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I'm aware of all the arguments against conditional compilation in Java. In this specific case, I'd only want to have a small IF in order to be able to test whether the code runs in Eclipse or not. The reason for this is that when I override a View to use my special processing, Eclipse in some cases cannot compile the modified View and display it in the IDE (there are many cases resulting in this behavior but a specific one is when the code refers to a JNI library that Eclipse, obviously, cannot execute).

Right now I'm using

if (!Build.DEVICE.startsWith("generic"))
 // do something

and it works but I don't really like doing a string comparison every single time in an onDraw(), for instance. I'd need a simpler way, a cheaper condition to see if I'm in Eclipse and avoid some actions then.

Edit: To be clearer, I'm looking for a possible Java/Android/Eclipse equivalent of C#'s Component.DesignMode property.

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What do you mean "In Eclipse"? Your code doesn't run "in Eclipse". Do you mean when the debugger is attached? –  Simon Jan 22 '13 at 15:32
No, in the UI editor of Eclipse, eg. when I create a layout using a custom version of a TextView. The new, overridden code does run, the IDE interprets it and tries to display custom View classes as much as it can (although with many simplifications, for instance, shadow layer is not supported but instead of a hard error, I get a simple dismissible warning then). –  user2000540 Jan 22 '13 at 15:40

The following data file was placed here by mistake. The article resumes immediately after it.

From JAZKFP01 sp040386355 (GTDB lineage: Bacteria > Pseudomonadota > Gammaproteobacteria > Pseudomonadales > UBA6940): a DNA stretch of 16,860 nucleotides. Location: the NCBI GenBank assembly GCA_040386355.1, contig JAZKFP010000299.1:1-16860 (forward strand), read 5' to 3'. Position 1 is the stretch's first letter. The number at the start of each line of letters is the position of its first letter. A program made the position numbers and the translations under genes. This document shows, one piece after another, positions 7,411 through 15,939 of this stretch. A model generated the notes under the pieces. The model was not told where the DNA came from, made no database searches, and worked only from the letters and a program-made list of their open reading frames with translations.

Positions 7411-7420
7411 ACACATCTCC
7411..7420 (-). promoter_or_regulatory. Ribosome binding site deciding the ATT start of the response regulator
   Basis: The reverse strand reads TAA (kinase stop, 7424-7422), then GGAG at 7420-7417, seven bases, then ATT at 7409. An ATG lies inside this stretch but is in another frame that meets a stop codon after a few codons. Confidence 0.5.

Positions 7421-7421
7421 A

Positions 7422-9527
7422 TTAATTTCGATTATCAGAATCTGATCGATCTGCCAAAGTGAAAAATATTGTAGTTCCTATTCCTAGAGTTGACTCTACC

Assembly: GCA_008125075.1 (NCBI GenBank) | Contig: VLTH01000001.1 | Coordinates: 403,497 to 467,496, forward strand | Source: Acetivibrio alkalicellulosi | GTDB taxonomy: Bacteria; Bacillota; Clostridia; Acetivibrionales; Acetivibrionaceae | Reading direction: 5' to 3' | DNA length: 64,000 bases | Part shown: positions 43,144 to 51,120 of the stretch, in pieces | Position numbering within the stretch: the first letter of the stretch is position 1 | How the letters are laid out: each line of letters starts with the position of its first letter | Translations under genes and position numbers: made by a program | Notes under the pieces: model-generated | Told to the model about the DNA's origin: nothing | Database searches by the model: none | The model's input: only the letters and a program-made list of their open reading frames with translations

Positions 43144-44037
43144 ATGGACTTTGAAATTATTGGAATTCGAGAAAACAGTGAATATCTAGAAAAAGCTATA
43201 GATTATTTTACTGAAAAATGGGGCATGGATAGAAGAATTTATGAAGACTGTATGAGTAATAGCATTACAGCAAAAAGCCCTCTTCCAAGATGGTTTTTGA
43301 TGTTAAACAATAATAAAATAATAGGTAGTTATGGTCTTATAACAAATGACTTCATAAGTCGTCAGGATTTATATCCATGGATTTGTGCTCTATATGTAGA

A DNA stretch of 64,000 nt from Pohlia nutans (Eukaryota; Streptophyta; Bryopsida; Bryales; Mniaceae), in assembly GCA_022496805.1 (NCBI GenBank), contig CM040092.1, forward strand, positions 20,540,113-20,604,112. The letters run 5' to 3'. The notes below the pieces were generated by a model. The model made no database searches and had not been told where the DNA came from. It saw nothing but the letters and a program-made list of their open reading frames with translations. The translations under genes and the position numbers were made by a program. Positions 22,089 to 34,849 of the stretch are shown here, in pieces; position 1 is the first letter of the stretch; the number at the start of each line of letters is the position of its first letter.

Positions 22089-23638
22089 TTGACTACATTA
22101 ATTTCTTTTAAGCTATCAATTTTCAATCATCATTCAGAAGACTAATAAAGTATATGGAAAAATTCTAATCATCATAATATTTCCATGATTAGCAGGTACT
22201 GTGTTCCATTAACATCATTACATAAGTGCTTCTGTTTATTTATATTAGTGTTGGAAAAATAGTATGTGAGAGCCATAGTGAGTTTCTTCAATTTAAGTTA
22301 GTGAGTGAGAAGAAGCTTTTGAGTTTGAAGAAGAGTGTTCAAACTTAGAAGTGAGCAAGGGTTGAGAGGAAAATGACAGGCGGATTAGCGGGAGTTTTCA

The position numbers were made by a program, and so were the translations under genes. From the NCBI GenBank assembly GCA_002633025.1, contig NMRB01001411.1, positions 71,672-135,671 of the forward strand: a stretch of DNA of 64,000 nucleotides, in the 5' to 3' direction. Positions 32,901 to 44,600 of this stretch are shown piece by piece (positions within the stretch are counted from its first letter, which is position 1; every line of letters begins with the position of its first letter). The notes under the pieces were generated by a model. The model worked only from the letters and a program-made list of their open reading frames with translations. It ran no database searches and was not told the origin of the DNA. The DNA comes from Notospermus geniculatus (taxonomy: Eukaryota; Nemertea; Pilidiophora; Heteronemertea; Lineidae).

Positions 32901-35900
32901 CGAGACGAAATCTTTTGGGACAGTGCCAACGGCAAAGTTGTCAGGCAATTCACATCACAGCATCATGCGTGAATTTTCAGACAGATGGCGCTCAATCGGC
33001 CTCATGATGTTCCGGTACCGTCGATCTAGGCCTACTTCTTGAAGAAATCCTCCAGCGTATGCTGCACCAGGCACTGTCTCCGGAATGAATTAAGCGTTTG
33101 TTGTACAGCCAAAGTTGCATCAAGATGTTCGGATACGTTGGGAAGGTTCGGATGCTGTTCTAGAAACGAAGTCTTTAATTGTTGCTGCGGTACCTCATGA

Addendum: "Exception raised during rendering" is the usual error message you get in these cases. –  user2000540 Jan 22 '13 at 15:46

1 Answer 1

up vote 0 down vote accepted

The best I could come up with so far is:

import android.os.Build;

public class IDE {
  private static IDE instance = null;
  protected boolean designMode = false;

  private IDE() {
    designMode = Build.DEVICE.startsWith("generic");

  public static IDE getInstance() {
    if (instance == null)
      instance = new IDE();
    return instance;

  public static boolean DesignMode() {
    return getInstance().designMode;

This is a singleton class that encapsulates the check and can be queried as:

if (!IDE.DesignMode())
  // do something
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